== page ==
11 Spring Safety Tips
Of course, we all know how important it is to be safe when doing yard work. But, it’s always good to be reminded and these 11 Spring Safety Tips are great.
I remember one year my friend’s Dad decided to help her out with her yard work by trimming her hedges with an electric trimmer. She was inside cleaning and he was outside trimming. He came inside to tell her he had accidentally cut the extension cord in half with the trimmer and asked if she had another. I remember thinking when she told me that how dangerous that could have been and I was glad he was ok. Well, she found him another one and he headed back out to finish trimming the hedges… in a few minutes he was back…. he had done it again. We all had a good laugh about it.
With that said here are 11 Spring Safety Tips our local Police department shared with us, hopefully they will help you to be mindful of your safety as well as the safety of others when working outside:
The U.S. Consumer Product Safety Commission recommends that consumers take the following precautions to prevent injuries from lawn and garden equipment:
• Dress appropriately for the task. Wear long pants, long-sleeved shirts (to avoid injuries from thrown objects like rocks or sticks), close-fitting clothes and no jewelry (to avoid getting anything caught in moving parts), sturdy shoes with slip-resistant rubber soles, eye protection, heavy gloves (protects hands when changing, sharpening, or cleaning blades), and hearing protection such as ear plugs when using motor-driven equipment.
• Before starting up machinery, remove objects from the area in which you are working that can cause injury or damage equipment, such as sticks, glass, metal, wire, and stones.
• Make sure that safety devices on the equipment are in place and functioning properly before starting work.
• Never let a child ride or operate a garden tractor or riding mower, even if the child is supervised. Teenagers should only be allowed to operate outdoor power equipment if they possess adequate strength and maturity to do so safely. They also should be supervised by a responsible adult.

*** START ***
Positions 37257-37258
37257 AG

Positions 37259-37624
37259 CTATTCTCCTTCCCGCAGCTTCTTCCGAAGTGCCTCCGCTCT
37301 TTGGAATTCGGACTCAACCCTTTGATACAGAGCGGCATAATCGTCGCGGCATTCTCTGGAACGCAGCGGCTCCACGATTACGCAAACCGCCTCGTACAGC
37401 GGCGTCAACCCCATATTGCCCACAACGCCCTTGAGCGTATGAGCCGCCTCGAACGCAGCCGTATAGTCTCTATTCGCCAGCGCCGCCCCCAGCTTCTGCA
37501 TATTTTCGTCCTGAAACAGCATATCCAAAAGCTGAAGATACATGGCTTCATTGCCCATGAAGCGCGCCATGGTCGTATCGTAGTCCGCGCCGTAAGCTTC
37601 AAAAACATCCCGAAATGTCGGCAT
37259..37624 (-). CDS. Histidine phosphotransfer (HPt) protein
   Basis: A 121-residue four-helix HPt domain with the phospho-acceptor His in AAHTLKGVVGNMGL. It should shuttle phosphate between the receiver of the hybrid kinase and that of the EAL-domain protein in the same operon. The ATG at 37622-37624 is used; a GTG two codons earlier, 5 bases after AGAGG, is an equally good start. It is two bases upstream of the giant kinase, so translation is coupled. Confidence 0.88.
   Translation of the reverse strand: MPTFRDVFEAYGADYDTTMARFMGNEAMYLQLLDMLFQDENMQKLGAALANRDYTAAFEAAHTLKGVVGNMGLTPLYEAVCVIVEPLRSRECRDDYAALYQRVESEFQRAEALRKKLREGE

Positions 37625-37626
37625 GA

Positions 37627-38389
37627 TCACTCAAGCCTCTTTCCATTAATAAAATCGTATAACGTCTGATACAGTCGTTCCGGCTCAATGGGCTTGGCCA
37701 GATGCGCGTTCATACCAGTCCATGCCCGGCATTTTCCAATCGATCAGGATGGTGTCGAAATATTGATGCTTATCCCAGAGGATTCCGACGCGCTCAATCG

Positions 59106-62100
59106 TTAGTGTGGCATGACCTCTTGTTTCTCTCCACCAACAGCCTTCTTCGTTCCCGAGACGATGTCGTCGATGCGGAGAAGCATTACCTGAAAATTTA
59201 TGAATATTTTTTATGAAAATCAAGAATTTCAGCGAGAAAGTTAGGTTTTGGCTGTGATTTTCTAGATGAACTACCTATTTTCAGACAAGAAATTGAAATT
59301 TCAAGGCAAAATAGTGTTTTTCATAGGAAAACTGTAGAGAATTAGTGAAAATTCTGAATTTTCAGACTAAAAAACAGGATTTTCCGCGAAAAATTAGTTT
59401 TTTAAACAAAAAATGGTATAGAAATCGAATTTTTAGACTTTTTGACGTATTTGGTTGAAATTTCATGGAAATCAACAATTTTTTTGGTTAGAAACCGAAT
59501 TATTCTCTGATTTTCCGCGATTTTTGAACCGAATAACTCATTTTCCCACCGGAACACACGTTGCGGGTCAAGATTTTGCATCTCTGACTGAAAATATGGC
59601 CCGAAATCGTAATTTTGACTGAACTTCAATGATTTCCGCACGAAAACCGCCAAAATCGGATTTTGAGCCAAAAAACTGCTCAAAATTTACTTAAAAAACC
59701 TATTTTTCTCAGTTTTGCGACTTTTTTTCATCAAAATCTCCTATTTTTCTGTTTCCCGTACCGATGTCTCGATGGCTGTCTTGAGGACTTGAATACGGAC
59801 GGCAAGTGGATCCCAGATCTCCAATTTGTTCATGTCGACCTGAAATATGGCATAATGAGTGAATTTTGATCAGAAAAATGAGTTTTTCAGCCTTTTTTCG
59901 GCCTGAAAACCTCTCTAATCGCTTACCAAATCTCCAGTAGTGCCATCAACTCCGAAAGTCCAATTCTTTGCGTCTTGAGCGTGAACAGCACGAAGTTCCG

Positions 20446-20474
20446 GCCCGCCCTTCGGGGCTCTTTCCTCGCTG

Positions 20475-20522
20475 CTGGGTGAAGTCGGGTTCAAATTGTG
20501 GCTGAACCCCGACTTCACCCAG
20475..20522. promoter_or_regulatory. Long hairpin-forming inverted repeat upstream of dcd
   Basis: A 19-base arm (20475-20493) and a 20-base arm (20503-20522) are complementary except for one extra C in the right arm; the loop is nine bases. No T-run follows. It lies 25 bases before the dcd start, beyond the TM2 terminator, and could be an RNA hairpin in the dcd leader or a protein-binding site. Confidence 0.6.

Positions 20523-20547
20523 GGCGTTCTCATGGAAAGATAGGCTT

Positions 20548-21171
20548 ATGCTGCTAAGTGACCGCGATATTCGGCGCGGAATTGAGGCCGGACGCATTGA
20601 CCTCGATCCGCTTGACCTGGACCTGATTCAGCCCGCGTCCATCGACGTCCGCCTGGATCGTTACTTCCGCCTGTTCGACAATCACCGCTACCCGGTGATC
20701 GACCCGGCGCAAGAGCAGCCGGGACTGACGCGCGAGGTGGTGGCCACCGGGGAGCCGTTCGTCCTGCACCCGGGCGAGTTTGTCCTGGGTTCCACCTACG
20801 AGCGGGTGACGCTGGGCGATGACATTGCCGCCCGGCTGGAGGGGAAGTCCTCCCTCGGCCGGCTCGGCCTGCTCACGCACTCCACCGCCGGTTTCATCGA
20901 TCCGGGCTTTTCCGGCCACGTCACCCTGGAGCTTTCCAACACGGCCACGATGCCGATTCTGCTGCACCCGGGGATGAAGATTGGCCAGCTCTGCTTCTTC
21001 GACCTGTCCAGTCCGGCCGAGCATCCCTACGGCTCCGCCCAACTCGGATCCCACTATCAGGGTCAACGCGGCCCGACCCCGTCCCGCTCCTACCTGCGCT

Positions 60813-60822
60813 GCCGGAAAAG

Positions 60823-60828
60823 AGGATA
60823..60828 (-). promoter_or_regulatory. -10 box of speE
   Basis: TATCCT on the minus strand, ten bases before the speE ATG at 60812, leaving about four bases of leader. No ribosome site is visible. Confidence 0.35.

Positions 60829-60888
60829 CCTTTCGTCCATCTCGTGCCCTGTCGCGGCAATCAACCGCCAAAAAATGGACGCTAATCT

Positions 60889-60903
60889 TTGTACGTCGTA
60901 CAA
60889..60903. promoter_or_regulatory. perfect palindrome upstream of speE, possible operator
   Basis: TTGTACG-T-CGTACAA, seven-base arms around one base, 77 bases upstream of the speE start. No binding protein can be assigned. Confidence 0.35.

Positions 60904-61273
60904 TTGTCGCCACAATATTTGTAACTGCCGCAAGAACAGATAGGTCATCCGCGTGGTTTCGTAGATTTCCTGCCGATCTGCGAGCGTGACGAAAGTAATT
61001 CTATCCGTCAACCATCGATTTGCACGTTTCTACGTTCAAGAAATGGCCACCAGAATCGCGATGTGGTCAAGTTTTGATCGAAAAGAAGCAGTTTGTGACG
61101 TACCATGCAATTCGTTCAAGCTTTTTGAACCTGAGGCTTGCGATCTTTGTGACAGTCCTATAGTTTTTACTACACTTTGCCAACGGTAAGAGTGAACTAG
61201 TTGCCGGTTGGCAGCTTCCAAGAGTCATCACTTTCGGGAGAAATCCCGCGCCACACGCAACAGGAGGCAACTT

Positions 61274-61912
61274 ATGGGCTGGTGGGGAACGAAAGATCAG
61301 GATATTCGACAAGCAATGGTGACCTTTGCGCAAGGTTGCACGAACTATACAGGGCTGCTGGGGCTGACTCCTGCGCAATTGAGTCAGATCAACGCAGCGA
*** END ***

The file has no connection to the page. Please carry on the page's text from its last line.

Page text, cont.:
• Keep children and pets indoors and supervised at all times when any outdoor power equipment is being used. Young children move quickly and are attracted to mowers and mowing activity, especially if they have been given rides on mowers before.
• Never assume children will remain where you last saw them. Be alert and turn off the mower if children enter the mowing area. Use extra care when backing up or when approaching corners, shrubs, and trees.
• Unplug electric tools and disconnect spark plug wires on gasoline-powered tools before making adjustments or clearing jams near moving parts.
• Be sure power tools are turned off and made inoperable if they must be left unattended to prevent use by children.
• Handle gas carefully. Never fill gasoline tanks while machinery is on or when equipment is still hot. Wipe up spills. Store gas in an approved container away from the house. Finally, never smoke or use any type of flame around gasoline or any gasoline-powered equipment.
• Never work with electric power tools in wet or damp conditions. For protection against electrocution, use a ground fault circuit interrupter (GFCI). GFCIs come in several models, including a portable plug-in type.
• Be sure that extension cords are in good condition, are rated for outdoor use, and are the proper gauge for the electrical current capacity of the tool.
Share any Spring Safety Tips you have in the comments below!
Leave a Reply